The steadily deteriorating state of religious freedom in China has been a frequent topic of late, both here on BreakPoint and other media outlets. The picture is bleak. An estimated one million Muslim Uighurs have been detained in what are essentially re-education camps, as part of an attempt to erase their religious and cultural identity.
There’s also been a strong assault on Chinese Christianity. What little freedom Chinese Christians had is now being taken away: Provincial officials have demolished crosses, cracked down on house churches, arrested pastors, and put officially-recognized churches under tighter control.
Thus, the recent report out of Liaoning province, a region near the border with North Korea, shouldn’t surprise us. It should trouble and appall us, but not surprise us.
According to the Australian website MercatorNet, the Education Bureau of Lishan district” in Liaoning “issued a plan for the campaign to resist religious beliefs in kindergartens.”
The plan prohibits schools from “hiring [new] teachers who hold religious beliefs.” With regard to existing teachers, it calls for increased supervision, including “comprehensive inspections of teachers’ preparation for lessons in order to root out any and all religious content.”
But the plan doesn’t stop with teachers. Students, as well as teachers, are now required to “sign a commitment statement promising they won’t browse religious websites or participate in religious forums.” The statement reads in part, “I will adhere to the correct political direction, advocate science, promote atheism, and oppose theism.”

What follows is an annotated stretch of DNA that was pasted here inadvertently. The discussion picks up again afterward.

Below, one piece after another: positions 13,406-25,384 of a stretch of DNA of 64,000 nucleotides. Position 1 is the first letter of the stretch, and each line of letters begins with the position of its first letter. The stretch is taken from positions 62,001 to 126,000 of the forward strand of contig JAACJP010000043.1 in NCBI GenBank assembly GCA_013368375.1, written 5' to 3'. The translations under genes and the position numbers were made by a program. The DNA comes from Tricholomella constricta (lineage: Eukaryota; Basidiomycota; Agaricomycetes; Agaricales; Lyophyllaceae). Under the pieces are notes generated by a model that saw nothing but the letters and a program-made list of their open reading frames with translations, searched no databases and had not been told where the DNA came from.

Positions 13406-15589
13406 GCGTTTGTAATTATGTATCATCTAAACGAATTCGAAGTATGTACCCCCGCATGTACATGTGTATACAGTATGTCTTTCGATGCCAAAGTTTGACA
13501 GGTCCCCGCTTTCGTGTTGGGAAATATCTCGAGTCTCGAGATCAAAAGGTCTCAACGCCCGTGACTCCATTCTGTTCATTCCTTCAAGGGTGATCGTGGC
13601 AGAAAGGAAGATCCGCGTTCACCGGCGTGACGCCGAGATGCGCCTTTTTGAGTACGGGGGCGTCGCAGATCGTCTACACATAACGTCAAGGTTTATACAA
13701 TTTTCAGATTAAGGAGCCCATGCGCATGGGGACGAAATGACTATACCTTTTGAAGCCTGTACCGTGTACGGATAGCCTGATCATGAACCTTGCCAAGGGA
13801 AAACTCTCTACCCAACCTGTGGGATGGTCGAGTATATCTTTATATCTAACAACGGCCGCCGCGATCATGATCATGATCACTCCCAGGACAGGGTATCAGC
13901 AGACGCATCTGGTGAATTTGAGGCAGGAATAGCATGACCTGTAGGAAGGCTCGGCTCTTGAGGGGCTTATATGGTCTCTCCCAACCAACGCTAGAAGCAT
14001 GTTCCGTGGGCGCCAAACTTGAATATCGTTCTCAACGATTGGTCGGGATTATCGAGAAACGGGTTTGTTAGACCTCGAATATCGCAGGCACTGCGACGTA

These are kindergartners!
It’s not only in that province. Students in other parts of China have also been coerced into signing anti-religious pledges. And there are reports of students who, because they refused to sign, have been beaten.
Unfortunately, short of divine intervention, it may be that things will get significantly worse. As I’ve told you before on BreakPoint, Xi Jinping has become the most powerful Chinese leader since Mao. Like Mao, Xi has fostered a cult of personality. He calls himself lingxiu, a reverential term for “leader” not heard since the days of Mao. It’s very similar to what Fuehrer means in German. Fawning coverage of Xi in official media borders on self-parody.
Christians have been in the crosshairs of the Xi Jinping cult. Believers in south China have been forced to take down pictures of Jesus from their walls and replace them with pictures Xi Jinping.
Not only is he a jealous would-be god, he’s also an insecure one. To understand why, you need to understand that the source of the Communist Party’s legitimacy has been economic growth. For the past forty years, the Chinese people have been asked to trade certain freedoms that we take for granted, such as freedom of speech and religion, for increasing prosperity. That trade has preserved a measure of social order.
But now, many economists see signs that the good times are coming to an end in China. In fact, that may be an understatement. It could be something even worse. As the Wall Street Journal reports, “China’s consumers and businesses are losing confidence. Car sales have plunged. The housing market is stumbling. Some factories are letting workers off for the big Lunar New Year holiday two months early.”
In other words, the Communist Party may not be able to keep up its end of the bargain. If they fail, ordinary Chinese people could remember everything they’ve had to put up with and get angry. Very angry.
So how will Xi respond to this? We already know the answer to that question. He will crack down even harder. Cult leaders don’t admit mistakes, much less give up their power voluntarily. They look for scapegoats and hunt for heretics.
In China, Christians qualify as both. As adherents to what many Chinese regard as a “Western” religion, their loyalties can be called into question. And they’ll likely not join Xi’s cult of personality, so they will be ideal targets.
All of this is why our brothers and sisters there need our prayers. And our voice. We must urge our government and U. S. corporations that do business in China to use their influence on behalf of persecuted Chinese Christians.
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